A Quick Guide to Organizing Computational Biology Projects
William Stafford Noble
Published: July 31, 2009 DOI: 10.1371/journal.pcbi.1000424
Citation: Noble WS (2009) A Quick Guide to Organizing Computational Biology Projects. PLoS Comput Biol 5(7): e1000424. doi:10.1371/journal.pcbi.1000424
Editor: Fran Lewitter, Whitehead Institute, United States of America
Published: July 31, 2009
Copyright: © 2009 William Stafford Noble. This is an open-access article distributed under the terms of the Creative Commons Attribution License, which permits unrestricted use, distribution, and reproduction in any medium, provided the original author and source are credited.
Funding: The author received no specific funding for writing this article.
Competing interests: The author has declared that no competing interests exist.
Most bioinformatics coursework focuses on algorithms, with perhaps some components devoted to learning programming skills and learning how to use existing bioinformatics software. Unfortunately, for students who are preparing for a research career, this type of curriculum fails to address many of the day-to-day organizational challenges associated with performing computational experiments. In practice, the principles behind organizing and documenting computational experiments are often learned on the fly, and this learning is strongly influenced by personal predilections as well as by chance interactions with collaborators or colleagues.
The purpose of this article is to describe one good strategy for carrying out computational experiments. I will not describe profound issues such as how to formulate hypotheses, design experiments, or draw conclusions. Rather, I will focus on relatively mundane issues such as organizing files and directories and documenting progress. These issues are important because poor organizational choices can lead to significantly slower research progress. I do not claim that the strategies I outline here are optimal. These are simply the principles and practices that I have developed over 12 years of bioinformatics research, augmented with various suggestions from other researchers with whom I have discussed these issues.
The core guiding principle is simple: Someone unfamiliar with your project should be able to look at your computer files and understand in detail what you did and why. This “someone” could be any of a variety of people: someone who read your published article and wants to try to reproduce your work, a collaborator who wants to understand the details of your experiments, a future student working in your lab who wants to extend your work after you have moved on to a new job, your research advisor, who may be interested in understanding your work or who may be evaluating your research skills. Most commonly, however, that “someone” is you. A few months from now, you may not remember what you were up to when you created a particular set of files, or you may not remember what conclusions you drew. You will either have to then spend time reconstructing your previous experiments or lose whatever insights you gained from those experiments.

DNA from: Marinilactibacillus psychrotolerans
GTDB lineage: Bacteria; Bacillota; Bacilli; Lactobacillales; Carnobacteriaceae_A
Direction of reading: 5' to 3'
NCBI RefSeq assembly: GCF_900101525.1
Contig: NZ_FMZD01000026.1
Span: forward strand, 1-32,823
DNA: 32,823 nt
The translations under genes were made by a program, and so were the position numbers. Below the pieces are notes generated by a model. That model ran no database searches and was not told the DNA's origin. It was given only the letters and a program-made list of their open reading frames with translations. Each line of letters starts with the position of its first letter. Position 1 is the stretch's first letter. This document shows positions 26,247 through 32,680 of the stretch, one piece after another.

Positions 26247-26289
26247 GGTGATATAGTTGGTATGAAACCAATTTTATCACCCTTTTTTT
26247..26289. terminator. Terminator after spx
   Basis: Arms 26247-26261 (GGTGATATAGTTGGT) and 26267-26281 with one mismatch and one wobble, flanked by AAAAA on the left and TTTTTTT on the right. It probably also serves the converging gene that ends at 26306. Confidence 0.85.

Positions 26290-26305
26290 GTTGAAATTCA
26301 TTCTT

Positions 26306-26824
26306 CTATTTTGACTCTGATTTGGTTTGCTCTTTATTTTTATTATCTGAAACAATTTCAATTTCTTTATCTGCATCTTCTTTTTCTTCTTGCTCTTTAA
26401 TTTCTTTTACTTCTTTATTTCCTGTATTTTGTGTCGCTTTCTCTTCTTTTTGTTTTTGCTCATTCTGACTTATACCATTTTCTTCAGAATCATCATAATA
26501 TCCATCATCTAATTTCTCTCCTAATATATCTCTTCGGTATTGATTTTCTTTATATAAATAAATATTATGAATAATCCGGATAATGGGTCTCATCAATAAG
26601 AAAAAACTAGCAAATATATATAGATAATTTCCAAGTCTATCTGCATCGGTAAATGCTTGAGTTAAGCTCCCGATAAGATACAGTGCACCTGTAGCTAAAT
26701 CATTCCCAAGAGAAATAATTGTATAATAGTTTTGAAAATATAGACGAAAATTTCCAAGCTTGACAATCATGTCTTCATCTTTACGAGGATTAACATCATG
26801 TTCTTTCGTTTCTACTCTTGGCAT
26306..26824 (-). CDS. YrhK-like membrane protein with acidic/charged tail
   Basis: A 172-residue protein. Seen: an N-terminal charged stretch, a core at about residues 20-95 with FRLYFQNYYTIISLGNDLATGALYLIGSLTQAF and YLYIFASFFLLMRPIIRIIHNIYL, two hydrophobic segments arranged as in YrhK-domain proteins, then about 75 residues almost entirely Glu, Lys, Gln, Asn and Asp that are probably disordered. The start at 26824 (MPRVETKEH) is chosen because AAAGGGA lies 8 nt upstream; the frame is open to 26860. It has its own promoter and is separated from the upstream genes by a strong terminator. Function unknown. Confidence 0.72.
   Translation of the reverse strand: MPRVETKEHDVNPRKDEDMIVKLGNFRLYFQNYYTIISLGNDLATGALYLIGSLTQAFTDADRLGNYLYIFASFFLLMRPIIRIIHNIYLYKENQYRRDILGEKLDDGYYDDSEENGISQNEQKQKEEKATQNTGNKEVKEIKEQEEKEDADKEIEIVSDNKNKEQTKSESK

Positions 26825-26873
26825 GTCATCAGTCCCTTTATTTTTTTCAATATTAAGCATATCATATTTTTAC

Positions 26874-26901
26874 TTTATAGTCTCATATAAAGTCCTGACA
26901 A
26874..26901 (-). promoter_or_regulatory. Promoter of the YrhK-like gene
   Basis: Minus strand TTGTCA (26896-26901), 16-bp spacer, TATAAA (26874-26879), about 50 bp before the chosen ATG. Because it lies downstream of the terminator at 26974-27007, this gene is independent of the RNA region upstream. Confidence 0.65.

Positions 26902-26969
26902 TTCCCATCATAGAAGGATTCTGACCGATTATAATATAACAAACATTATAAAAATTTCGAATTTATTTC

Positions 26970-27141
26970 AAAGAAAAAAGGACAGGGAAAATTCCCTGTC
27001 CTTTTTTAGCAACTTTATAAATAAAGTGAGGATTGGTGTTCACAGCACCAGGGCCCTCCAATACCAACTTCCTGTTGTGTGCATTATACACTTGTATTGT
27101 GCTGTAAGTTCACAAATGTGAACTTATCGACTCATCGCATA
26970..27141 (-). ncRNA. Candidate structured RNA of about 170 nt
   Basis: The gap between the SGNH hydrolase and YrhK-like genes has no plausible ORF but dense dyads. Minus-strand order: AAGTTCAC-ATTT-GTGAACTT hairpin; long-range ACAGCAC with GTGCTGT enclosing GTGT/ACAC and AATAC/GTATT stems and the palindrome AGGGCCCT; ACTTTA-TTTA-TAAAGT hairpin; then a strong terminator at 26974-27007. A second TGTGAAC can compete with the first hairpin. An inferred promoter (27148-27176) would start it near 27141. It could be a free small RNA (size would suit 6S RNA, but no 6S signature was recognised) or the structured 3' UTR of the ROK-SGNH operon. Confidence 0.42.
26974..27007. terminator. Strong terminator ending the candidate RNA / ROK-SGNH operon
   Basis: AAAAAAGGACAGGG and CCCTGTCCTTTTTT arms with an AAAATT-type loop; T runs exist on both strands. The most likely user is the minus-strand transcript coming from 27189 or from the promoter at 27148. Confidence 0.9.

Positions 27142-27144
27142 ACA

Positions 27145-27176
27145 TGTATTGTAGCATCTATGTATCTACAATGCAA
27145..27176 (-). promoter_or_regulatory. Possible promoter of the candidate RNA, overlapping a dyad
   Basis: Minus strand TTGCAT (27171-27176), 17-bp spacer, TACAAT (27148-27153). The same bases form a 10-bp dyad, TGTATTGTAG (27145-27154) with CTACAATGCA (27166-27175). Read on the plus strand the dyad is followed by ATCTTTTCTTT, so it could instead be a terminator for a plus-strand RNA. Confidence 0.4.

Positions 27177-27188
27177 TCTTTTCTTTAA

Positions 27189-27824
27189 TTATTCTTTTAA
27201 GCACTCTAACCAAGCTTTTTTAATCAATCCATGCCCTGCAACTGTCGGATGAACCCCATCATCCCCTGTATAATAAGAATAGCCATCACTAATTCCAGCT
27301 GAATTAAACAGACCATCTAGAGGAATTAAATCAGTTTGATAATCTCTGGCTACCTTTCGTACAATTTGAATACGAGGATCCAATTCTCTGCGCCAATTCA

This leads to the second principle, which is actually more like a version of Murphy's Law: Everything you do, you will probably have to do over again. Inevitably, you will discover some flaw in your initial preparation of the data being analyzed, or you will get access to new data, or you will decide that your parameterization of a particular model was not broad enough. This means that the experiment you did last week, or even the set of experiments you've been working on over the past month, will probably need to be redone. If you have organized and documented your work clearly, then repeating the experiment with the new data or the new parameterization will be much, much easier.
To see how these two principles are applied in practice, let's begin by considering the organization of directories and files with respect to a particular project.
File and Directory Organization
When you begin a new project, you will need to decide upon some organizational structure for the relevant directories. It is generally a good idea to store all of the files relevant to one project under a common root directory. The exception to this rule is source code or scripts that are used in multiple projects. Each such program might have a project directory of its own.
Within a given project, I use a top-level organization that is logical, with chronological organization at the next level, and logical organization below that. A sample project, called msms, is shown in Figure 1. At the root of most of my projects, I have a data directory for storing fixed data sets, a results directory for tracking computational experiments peformed on that data, a doc directory with one subdirectory per manuscript, and directories such as src for source code and bin for compiled binaries or scripts.
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